Goldman’s cartel fine signals EU warning to investors?
2 April 2014. By Lewis Crofts and Matthew Newman.
Private-equity firms would do well to heed the message from Brussels today: Investments in cartel members can lead to millions of euros in fines, even though the shareholders may think they are miles away from the price fixing.
Today’s decision to impose a fine of 37.3 million euros ($51.4 million) on Goldman Sachs in an undersea-cable cartel isn’t the first time the European Commission has sanctioned an investor, but it signals its clear willingness to do so again.
EU antitrust chief Joaquín Almunia unveiled 302 million euros in fines today, hitting manufacturers including Nexans, Exsym, Brugg Kabel and Viscas for their involvement in a decade-long cartel for high-voltage cables.
The decision is notable because the commission ruled that Goldman Sachs could also be held liable for the conduct because a fund it managed, GS Capital Partners, had purchased a stake in Milan-based manufacturer Prysmian.
The EU regulator has imposed this kind of fine on at least two previous occasions. But both involved much smaller cartels, and the investors had nowhere near the size and power of Goldman Sachs.
In assessing the Goldman fine, the commission first looked at Prysmian’s role in the price fixing, calculating a penalty of 104.6 million euros, based on the length of its participation and the volume of products it sold during the cartel.
It then considered which companies had “decisive control” over the
manufacturer’s business, finding Pirelli and Goldman Sachs jointly liable for roughly two-thirds and one-third for the fine, respectively. Both companies held investments in Prysmian at various times.
Almunia said his staff had evidence that Goldman Sachs had been involved in the “management decisions of Prysmian” through voting rights and board
representation. The manufacturer, in turn, was “directly involved in the cartel,” he said.
“This was not [the] normal involvement of a financial investor,” Almunia added. GS Capital Partners invested in Prysmian between 2005 and 2009. The bank said today there was “no suggestion that Goldman Sachs or its people had any knowledge or involvement in the purported collusive behavior.”
The commission didn’t find that Goldman Sachs participated directly in the cartel, so it couldn’t fine it directly. Instead, it traced links between the investment bank and the company’s management, judging that its shareholding gave it “decisive influence” over commercial policy.
GS Capital Partners reduced its investment over the three and a half years it held a stake. But the commission found that individuals on Prysmian’s board were from Goldman Sachs itself, and not just the fund.
“In our investigation, we have concluded that Goldman Sachs held, for almost two years, 100 percent of the voting rights,” Almunia said. “They could revoke the board of directors. They could nominate the new board of directors at any time.”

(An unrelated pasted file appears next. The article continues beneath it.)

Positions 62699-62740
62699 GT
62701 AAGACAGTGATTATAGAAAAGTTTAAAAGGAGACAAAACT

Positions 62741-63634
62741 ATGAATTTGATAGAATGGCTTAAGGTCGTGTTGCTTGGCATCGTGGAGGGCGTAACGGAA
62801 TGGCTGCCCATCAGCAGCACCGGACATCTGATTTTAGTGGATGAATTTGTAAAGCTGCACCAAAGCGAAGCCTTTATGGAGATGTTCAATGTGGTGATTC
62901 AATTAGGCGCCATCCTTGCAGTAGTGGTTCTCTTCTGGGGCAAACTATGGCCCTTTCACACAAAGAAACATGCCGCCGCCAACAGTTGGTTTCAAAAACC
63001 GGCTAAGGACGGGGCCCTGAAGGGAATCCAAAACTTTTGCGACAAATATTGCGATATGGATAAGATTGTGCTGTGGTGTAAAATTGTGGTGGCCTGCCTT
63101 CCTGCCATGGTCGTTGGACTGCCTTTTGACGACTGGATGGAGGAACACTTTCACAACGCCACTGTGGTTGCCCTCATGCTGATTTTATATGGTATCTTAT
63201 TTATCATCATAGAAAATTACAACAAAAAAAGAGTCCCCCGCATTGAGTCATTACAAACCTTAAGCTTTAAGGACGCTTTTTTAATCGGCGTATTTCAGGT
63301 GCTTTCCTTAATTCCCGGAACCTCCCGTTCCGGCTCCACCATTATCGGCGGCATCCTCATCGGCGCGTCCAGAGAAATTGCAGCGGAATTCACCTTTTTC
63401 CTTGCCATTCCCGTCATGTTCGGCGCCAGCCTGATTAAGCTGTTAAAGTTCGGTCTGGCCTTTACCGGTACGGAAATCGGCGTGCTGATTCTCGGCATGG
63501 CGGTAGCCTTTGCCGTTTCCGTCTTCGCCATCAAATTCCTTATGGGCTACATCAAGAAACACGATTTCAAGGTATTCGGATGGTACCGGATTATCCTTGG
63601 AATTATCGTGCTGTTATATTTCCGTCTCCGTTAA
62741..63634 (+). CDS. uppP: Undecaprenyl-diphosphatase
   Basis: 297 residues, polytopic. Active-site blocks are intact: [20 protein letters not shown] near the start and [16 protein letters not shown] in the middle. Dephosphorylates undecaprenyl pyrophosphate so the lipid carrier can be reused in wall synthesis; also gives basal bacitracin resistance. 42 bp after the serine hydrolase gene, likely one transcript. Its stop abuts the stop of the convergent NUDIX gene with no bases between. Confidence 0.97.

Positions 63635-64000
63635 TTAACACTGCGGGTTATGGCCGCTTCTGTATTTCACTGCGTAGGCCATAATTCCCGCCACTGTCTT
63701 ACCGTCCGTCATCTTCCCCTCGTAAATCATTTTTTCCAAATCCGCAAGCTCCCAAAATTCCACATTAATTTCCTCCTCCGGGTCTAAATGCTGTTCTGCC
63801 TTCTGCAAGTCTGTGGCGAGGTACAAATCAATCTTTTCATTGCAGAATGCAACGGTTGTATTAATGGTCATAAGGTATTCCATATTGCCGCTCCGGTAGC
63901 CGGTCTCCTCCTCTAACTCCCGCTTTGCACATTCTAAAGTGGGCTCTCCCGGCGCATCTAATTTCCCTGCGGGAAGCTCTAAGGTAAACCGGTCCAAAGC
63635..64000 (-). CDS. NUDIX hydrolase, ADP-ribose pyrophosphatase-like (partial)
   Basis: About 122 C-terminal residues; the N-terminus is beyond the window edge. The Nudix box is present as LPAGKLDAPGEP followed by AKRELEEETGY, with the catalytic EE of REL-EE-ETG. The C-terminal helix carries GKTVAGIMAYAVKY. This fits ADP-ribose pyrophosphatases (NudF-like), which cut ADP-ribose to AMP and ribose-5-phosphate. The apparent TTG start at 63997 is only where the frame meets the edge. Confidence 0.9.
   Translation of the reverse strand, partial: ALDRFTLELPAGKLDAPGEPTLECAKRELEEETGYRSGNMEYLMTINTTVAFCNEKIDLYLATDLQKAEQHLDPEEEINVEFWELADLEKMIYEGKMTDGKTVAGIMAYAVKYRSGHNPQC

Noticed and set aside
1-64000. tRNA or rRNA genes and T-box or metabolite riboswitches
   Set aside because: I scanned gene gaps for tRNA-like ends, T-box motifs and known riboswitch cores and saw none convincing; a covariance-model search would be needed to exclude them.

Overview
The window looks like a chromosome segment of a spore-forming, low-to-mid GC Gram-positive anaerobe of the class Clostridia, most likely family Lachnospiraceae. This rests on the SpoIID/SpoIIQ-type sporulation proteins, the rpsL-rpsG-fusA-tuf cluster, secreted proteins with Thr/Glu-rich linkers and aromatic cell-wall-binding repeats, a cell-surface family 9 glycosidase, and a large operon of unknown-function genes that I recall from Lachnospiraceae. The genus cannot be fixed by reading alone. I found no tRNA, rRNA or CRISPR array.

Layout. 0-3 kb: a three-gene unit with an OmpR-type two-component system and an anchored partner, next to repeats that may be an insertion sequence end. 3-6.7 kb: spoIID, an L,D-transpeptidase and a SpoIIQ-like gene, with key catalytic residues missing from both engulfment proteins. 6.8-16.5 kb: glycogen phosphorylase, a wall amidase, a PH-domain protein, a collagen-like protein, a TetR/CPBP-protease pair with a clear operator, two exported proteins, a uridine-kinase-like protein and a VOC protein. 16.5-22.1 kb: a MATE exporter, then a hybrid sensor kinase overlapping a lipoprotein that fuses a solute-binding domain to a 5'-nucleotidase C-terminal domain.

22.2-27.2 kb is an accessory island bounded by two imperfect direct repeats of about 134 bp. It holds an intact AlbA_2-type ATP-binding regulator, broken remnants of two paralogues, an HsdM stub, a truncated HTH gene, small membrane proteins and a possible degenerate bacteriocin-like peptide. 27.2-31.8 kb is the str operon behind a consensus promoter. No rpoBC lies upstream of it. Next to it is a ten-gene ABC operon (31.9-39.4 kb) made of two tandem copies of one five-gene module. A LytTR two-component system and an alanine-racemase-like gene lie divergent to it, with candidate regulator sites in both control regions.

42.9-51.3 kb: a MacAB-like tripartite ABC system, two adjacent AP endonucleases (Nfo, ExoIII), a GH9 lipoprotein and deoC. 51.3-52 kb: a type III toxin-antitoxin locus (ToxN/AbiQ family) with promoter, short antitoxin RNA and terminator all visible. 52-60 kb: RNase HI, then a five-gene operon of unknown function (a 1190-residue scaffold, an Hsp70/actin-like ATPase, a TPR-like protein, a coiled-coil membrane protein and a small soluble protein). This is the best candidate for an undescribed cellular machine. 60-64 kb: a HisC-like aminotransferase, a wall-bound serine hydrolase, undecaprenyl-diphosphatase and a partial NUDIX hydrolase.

“They were regularly updated on Prysmian business through monthly reports,” he said.
In the past, the commission has fined Gigaset, a German investor, and 1. garantovaná, a Slovak investor, for their links to a calcium-carbide cartel. Judgments from the EU courts in appeals against those fines have affirmed that EU officials can sanction investors who have shareholdings in manufacturers.
The commission has long targeted holding companies that aren’t involved in the cartel themselves but are still responsible for the illegal activities of their subsidiaries.
The EU watchdog can find that a parent company is responsible for cartel conduct when it owns 100 percent of a subsidiary. EU courts have also upheld fines against parents when the commission has proved that the parent has “decisive influence” over the subsidiary.
Today, the regulator has shown that it’s unlikely to see much of a difference between the liability of a traditional holding company and that of a financial investor. Both must bear responsibility for the businesses they control.
Almunia told journalists today that investment companies “should take a careful look at the compliance cultures of companies they invest in.”
Goldman Sachs said it was considering an appeal. The question of decisive influence could become a focal point of any potential courtroom fight.
Even though EU case law appears to support the commission’s view, future litigation could flag the differences between a small-time Slovak investor and a fund managed by one of the world’s largest investment banks.
Two other manufacturers, Pirelli and NKT, have already announced they will appeal the fines.
While the commission tried to show a strong case on liability, it will also face questions over how it calculated fines for some of the companies, basing its math on worldwide sales.
In typical cartel cases, the commission uses sales based on a company’s business in Europe when setting the fine.
However, the commission said that the Asian companies in the power-cable cartel had very little or no sales in Europe, because of the conspiracy’s marketsharing agreement. As a result, the EU executive said these figures didn’t reflect their involvement in the cartel.
The regulator therefore took the total sales of the cartelists in Europe and assigned a value based on their respective worldwide sales. The commission used a similar approach in a marine-hose cartel.
This is likely to be a point of dispute for some of the non-European companies that received fines today.
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